But we all have to keep on trucking until it’s our time. It’s what we do best sometimes. :)

  • avatar
    Zackman

    “Gag & Spew”… I’m still trying to figure out what place that is. The previous place was pretty plain to me.

    I have always opened the door for any lady friend I used to have, and for the last almost 40 years, I continue to open the door for my wife most times except when she says “don’t bother” if we’re in a hurry or some other circumstance. I even open and close the door for her most of the time when she drives.

    Chivalry isn’t dead, the death of it is just self-inflicted for those who don’t care.

    • 0 avatar
      CoreyDL

      I bet it’s a Canadian place? Or Steak & Shake?

    • 0 avatar
      wmba

      Mark lives in the Halifax NS area as do I. But he’s a youngster, so won’t remember that the Gag and Spew was a restaurant on Spring Garden road, officially named The Garden View. Geddit? The lexicon has survived locally to mean any gag-a-maggot purveyor of what might loosely be termed “food”.

      But back in the late swinging sixties, the Gag and Spew had semi-reasonable food that no fast food outlet I’ve ever been in could touch. It was more a term of endearment and a nickname that students and other money-short people used.

  • avatar
    sirwired

    I’m not sure why it’s ever considered rude to not open the door. If there are no central locks, sure… I mean, if you are already unlocking the door, you might as well open it, assuming she’s in a position to then get in. And of course if she is laden with packages or something, go right ahead.

    But for central locking systems, as long as there’s no impediment, she’s perfectly capable of opening and closing the door herself without me doing a lap around the car to open and close it for her.

    For doors on buildings, it should be opened by whoever is on the same side of the door as the hinge for doors that open towards you, and vice-versa for doors opening away from you; otherwise you have to an awkward little dance as she walks around you to get through the door you just opened.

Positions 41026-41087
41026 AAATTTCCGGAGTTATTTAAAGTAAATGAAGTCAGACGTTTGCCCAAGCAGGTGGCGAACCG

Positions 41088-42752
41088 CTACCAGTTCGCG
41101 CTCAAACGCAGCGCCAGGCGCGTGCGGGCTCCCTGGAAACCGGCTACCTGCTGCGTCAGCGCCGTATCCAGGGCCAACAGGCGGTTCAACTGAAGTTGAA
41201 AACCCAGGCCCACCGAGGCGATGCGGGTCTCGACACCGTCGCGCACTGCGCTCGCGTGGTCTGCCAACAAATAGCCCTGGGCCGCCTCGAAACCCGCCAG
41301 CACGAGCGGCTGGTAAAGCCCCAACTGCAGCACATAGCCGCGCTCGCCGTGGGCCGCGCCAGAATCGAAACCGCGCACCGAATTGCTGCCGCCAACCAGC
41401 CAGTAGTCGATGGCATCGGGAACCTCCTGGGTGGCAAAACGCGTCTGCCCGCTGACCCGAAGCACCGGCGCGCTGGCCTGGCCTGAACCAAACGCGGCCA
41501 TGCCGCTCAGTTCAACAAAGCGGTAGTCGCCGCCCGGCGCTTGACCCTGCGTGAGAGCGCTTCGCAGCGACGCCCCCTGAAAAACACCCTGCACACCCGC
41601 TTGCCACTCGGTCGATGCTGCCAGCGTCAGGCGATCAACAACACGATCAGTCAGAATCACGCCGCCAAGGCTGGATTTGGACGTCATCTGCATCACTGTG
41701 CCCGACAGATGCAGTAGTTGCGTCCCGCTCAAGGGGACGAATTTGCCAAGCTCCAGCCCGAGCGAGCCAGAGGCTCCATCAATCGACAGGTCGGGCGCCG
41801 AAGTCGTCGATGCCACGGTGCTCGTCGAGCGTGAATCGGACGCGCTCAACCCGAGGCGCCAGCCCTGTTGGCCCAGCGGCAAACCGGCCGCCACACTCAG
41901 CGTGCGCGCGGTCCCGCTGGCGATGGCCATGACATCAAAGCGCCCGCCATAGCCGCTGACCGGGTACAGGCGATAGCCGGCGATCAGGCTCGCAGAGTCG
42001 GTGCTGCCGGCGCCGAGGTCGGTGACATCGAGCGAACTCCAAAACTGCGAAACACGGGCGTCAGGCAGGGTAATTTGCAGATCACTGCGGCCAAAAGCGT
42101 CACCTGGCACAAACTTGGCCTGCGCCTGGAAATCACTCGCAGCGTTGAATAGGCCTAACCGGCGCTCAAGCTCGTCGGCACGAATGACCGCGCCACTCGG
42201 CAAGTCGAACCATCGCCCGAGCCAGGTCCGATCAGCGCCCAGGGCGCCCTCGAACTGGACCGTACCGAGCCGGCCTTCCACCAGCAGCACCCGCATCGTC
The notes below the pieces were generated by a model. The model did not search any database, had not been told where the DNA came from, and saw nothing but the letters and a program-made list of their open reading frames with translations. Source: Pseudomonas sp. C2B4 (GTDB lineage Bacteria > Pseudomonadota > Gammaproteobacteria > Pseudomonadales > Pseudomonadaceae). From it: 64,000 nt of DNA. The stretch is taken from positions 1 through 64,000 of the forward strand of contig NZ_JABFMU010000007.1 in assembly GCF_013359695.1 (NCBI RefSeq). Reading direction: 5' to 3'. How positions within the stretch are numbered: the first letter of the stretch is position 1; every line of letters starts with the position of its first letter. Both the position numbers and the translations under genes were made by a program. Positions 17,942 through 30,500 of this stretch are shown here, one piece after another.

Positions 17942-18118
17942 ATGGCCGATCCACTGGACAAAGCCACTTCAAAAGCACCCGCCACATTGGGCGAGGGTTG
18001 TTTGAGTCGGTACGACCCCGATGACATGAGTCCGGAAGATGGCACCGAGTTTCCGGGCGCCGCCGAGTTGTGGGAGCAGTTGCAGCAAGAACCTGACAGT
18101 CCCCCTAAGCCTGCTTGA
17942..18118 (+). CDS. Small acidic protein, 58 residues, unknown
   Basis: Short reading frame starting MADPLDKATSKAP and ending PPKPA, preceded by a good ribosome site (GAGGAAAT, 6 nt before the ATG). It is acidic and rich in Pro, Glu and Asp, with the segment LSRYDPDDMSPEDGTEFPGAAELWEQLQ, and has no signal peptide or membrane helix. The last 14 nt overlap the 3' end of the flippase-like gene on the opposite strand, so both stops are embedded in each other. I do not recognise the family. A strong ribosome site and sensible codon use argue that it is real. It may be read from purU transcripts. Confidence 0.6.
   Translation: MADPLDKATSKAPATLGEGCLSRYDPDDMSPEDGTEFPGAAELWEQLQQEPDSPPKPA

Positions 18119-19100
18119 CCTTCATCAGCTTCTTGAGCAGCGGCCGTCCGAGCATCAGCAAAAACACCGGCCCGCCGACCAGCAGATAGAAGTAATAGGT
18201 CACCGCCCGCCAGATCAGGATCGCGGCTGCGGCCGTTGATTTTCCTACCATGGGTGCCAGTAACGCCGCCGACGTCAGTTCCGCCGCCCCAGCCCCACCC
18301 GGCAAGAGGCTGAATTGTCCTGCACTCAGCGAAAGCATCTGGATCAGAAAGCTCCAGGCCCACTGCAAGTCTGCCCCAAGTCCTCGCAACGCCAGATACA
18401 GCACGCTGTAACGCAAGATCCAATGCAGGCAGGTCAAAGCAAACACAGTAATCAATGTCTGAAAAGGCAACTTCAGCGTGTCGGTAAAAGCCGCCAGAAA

• 0 avatar
      Drzhivago138

      I will hold the door open for anyone following me or coming the other way, regardless of sex, as long as the pause is less than 3 seconds (any more than that and I start to feel awkward, they start to feel guilty for making me wait, and it’s generally a bad time for everyone involved).

      • 0 avatar
        JohnTaurus_3.0_AX4N

        As do I. Gender doesnt matter in that situation, its just simply being polite. I notice when people dont do it, and I instantly think to myself “well, s/he’s just selfish”.

        Its the same people who wont let you merge in properly or who turn in front of you when you have the green arrow (and they have red).

        There are four lane highways around me with crossovers instead of entry/exit ramps and over/under passes. There is this one area where two people ALWAYS pull out at the same time, each one taking their own lane, forcing me to slam on brakes until one of them realizes “hey, maybe 40 mph isnt correct for a 65 zone” and goes the hell on. Really irtitating. Im tempted to get a dash cam so if one day I cant slow down fast enough, Ill have proof that I did nothing wrong, but they did. I know Ill probably still be ruled at fault, but maybe I can shame them on youtube lol.

        • 0 avatar
          Drzhivago138

          I always try to think the best of everyone, so if they don’t hold the door for me, I think, “Oh, they just didn’t notice me. I am a quiet person.”

          • 0 avatar
            JohnTaurus_3.0_AX4N

            Yeah, I guess Im refering to when they know damn well that someone is behind them, but pay no attention because they are self-centered and consider politeness as only viable when you can use it to get something out of someone.

          • 0 avatar
            319583076

            There’s not much dignity in human affairs today and perhaps there never has been. But each moment presents us with a choice – a choice to act dignified or not.

            It’s never been a question of how others act, it’s a question of who you choose to be, and whether you’re willing to share our communal space with dignity.

            “We are all in the gutter, but some of us are looking at the stars.” – Wilde

          • 0 avatar
            JohnTaurus_3.0_AX4N

            I see your point, but I think you are confusing my inner thoughts with the way I conduct myself in public.